Rostock – A super fast FDM 3D printer

FDM is the technology that most RepRap style 3D printers are designed around. It’s cheap, reliable and simple, however it is not very fast. The speed limitations of FDM are driven by the fact that you have a very tiny nozzle extruding the plastic with a diameter usually smaller than 0.5mm. This nozzle has to ‘draw’ each layer of your part line by line and then effectively ‘color-in’ the gaps between the lines to make the section of your part solid. The only way to make the print process quick is to move the print head or table faster while extruding the plastic as a faster rate. Sounds simple, however when you take into consideration the mass of the print head or print table, you can only increase the speed so much before the moving mass starts to become an issue. There have been some 3D printers produced with very low weight print heads such as the Ultimaker but up until now I have never seen something move as fast as the Rostock! You’ll want to check out the video after the jump to see for yourself!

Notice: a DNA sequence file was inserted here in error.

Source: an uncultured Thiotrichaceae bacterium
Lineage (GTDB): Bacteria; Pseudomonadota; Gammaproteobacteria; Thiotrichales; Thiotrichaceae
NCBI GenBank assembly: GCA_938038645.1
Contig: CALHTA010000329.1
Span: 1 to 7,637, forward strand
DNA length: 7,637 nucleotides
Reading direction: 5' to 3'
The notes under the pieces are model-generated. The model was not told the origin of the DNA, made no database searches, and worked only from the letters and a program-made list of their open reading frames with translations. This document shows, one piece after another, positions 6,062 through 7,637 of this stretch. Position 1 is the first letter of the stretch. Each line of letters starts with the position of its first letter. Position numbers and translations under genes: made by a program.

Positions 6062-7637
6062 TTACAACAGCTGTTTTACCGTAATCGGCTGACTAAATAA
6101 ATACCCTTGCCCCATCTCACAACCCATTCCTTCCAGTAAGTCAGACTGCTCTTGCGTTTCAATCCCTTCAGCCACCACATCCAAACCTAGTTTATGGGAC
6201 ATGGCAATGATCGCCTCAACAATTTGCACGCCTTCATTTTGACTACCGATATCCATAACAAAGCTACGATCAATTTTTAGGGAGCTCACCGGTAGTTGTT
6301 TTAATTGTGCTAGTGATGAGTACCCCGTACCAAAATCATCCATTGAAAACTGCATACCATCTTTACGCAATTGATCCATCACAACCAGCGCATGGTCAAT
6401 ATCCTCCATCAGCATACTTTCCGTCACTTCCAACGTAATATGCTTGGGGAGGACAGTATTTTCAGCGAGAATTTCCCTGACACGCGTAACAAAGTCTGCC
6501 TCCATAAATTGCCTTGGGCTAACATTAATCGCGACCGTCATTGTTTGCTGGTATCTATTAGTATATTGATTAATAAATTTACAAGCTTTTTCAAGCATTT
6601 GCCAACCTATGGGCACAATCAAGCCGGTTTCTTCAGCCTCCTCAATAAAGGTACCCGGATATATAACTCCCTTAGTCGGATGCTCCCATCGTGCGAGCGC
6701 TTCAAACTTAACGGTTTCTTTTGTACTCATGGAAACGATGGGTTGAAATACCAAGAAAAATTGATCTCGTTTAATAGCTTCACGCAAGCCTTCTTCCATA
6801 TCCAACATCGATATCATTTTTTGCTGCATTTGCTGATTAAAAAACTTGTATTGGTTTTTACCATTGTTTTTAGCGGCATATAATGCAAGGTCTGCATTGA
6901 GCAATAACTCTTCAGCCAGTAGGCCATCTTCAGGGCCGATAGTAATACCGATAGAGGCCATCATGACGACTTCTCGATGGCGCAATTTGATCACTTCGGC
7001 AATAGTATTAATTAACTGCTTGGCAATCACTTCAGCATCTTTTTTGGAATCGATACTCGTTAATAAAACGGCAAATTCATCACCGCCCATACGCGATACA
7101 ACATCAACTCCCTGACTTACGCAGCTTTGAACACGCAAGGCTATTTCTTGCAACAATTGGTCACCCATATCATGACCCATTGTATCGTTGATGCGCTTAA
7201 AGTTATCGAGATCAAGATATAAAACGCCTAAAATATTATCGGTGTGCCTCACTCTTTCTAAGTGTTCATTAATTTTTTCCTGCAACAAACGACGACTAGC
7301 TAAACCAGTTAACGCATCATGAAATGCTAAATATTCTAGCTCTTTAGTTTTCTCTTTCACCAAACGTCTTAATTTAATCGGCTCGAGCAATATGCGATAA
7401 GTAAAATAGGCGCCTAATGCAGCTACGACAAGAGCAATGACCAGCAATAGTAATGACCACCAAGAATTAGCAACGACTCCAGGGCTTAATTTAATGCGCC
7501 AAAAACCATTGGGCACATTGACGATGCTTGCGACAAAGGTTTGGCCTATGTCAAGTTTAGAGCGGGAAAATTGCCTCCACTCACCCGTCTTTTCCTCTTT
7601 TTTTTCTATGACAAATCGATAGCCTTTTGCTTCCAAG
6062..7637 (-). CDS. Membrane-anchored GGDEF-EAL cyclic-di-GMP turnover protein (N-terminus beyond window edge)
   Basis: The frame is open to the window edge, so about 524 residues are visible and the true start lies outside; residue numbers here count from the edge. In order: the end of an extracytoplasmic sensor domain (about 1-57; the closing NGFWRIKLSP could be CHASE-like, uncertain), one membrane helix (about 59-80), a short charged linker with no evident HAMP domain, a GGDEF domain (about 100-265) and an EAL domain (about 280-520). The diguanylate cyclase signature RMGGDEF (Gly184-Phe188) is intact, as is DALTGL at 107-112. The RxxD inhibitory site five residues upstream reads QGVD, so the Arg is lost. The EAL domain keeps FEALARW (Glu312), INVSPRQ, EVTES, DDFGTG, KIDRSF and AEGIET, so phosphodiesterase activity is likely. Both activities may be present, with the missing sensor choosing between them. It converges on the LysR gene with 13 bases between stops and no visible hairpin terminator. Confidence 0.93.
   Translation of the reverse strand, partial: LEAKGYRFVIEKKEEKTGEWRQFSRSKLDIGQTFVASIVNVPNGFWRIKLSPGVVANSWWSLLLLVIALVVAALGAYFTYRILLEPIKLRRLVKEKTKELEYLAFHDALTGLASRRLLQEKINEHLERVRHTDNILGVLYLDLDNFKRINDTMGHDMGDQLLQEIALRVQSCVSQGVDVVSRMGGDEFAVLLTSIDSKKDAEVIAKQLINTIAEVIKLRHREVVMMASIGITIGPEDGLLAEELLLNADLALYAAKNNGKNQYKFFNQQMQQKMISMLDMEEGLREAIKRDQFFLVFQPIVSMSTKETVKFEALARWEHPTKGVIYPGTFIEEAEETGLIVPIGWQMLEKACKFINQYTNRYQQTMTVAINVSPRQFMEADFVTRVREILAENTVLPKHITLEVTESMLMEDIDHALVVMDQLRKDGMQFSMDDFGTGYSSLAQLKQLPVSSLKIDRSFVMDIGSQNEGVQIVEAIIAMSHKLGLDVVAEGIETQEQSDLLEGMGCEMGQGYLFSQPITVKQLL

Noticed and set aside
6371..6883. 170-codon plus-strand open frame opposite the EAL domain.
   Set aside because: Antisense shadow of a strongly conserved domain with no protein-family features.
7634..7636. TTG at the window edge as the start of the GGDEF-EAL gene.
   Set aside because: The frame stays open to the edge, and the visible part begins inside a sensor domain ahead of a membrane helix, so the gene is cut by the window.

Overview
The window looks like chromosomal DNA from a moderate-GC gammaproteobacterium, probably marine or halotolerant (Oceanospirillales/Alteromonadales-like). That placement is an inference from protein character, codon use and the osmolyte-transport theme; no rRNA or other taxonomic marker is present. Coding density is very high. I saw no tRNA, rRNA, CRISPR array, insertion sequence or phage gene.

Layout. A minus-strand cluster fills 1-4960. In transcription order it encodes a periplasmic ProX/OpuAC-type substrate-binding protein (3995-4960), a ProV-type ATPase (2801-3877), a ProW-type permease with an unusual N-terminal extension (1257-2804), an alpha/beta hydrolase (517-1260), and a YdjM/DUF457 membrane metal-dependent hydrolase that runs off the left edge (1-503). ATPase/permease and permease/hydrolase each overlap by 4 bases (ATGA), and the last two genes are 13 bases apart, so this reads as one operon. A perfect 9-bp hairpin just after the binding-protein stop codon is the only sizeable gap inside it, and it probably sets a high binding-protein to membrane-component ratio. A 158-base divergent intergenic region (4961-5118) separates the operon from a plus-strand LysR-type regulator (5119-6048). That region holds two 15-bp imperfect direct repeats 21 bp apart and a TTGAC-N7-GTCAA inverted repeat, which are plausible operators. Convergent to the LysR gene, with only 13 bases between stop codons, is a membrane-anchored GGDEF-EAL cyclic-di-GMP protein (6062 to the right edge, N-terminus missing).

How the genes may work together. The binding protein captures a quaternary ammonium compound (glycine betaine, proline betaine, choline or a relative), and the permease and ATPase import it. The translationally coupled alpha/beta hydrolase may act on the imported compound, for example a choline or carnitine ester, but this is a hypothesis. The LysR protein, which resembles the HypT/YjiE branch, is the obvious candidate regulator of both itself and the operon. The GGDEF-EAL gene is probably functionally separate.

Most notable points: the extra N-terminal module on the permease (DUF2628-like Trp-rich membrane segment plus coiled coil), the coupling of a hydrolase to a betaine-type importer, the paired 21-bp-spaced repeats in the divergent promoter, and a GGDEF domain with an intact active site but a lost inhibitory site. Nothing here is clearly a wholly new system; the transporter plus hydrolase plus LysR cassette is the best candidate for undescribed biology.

Johann is working to resolve this problem with his newly released 3D printer called the Rostock. Using a very unconventional design, Johann’s 3D printer has three arms or parallelograms which are driven up and down on three vertical tracks. The three arms meet in the middle and support the print head platform via small universal joints. By moving each of the arms up and down the tracks you can quickly and accurately move the position of the print head. This configuration, know as a Delta Robot, has been experimented with for 3D printing but the machined used threaded shafts to drive the arms up and down which severally limits the speed they can move. Delta Robots were developed in the early 80’s and have traditionally been used for applications which require fast movement such as pick and place robots for assembling PCB’s. It’s interesting to see this configuration adapted for 3D printing.

The print speed and movement looks impressive but I’d be interested to know how well the accuracy stands up over time as I imagine that tolerances on the joints are more critical with a delta design. Still its very simple and looks to be able to produce decent prints. It we’ll be interesting to see if this Delta Robot configuration becomes popular in the RepRap community.

For more information head to

Via Hackaday

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